Architecture, Featured
GucklHupf

GucklHupf humdrum boxy unit turns into a tiny living space

Designed by Austria-based architect Hans Peter Wörndl, GucklHupf was built back in 1993 for ‘Festival of the Regions’ in Mondsee, Austria to impress visitors with its transforming layout. At first glance, it appeared like a giant boxy unit resting on ground, but as its modular walls started moving the unit revealed a tiny living space.

The convertible 516-square-feet building structure was constructed on three assembled squares, which were made from enameled marine wood covering wooden posts and rafters on a concrete foundation. This two-and-a-half story building comprised of automatic devices and retracting panels positioned at variable heights.

These retractable panels were united through dowels, flaps and stainless steel cables. This usual structure was designed to provide complete freedom to inhabitants to transform their living space the way they wanted. On the other hand, tiny window-like units used to offer outside views from various angles.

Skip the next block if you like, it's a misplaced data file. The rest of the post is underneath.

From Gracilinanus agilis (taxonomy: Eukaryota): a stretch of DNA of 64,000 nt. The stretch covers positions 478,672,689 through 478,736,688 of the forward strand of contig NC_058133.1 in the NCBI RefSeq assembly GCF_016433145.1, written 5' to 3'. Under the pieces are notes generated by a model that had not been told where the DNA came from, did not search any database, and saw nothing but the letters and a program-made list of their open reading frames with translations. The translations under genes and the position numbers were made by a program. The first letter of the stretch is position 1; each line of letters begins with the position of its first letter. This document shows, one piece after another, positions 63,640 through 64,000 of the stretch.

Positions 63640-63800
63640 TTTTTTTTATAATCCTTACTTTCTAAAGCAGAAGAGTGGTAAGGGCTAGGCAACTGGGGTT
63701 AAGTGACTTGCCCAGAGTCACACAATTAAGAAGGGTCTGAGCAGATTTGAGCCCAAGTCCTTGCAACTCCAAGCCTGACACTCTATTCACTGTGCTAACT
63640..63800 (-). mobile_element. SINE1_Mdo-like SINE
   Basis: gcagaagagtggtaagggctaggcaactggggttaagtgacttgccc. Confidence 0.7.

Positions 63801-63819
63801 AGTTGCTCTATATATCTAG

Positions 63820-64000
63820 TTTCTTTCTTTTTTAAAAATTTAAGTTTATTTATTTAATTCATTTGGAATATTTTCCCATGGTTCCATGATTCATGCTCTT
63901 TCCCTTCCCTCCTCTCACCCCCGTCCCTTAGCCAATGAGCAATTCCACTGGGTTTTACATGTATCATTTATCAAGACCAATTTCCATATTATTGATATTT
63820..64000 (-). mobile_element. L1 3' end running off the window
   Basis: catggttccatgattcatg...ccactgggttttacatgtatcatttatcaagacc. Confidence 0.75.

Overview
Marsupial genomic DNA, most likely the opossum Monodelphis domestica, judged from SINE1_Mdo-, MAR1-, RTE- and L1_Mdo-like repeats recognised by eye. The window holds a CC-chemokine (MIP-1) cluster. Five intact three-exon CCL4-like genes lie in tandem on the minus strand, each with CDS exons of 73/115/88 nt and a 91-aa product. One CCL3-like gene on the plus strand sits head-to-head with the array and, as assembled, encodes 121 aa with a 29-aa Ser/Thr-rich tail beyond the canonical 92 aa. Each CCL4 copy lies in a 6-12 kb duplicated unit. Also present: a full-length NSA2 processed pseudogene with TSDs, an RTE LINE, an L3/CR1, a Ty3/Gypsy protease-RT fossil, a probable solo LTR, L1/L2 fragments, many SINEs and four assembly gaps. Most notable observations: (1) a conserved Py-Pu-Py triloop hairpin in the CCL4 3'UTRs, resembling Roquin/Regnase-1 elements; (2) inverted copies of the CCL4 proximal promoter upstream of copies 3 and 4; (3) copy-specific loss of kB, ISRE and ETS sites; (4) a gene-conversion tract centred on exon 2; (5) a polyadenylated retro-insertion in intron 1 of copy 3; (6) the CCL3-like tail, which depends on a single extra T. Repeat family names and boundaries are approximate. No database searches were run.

Sadly, under public pressure the building is now removed from the site. But it’s still an exemplary design that shows how to elegantly blend art into minimalist architectural unit. If such modular housing units are considered nowadays with improved and fully-equipped framework, it would definitely be a comfortable crash pad to many people across the globe.

GucklHupf

Transforming living space hidden behind a simple boxy unit

Credit: TransformableDesign

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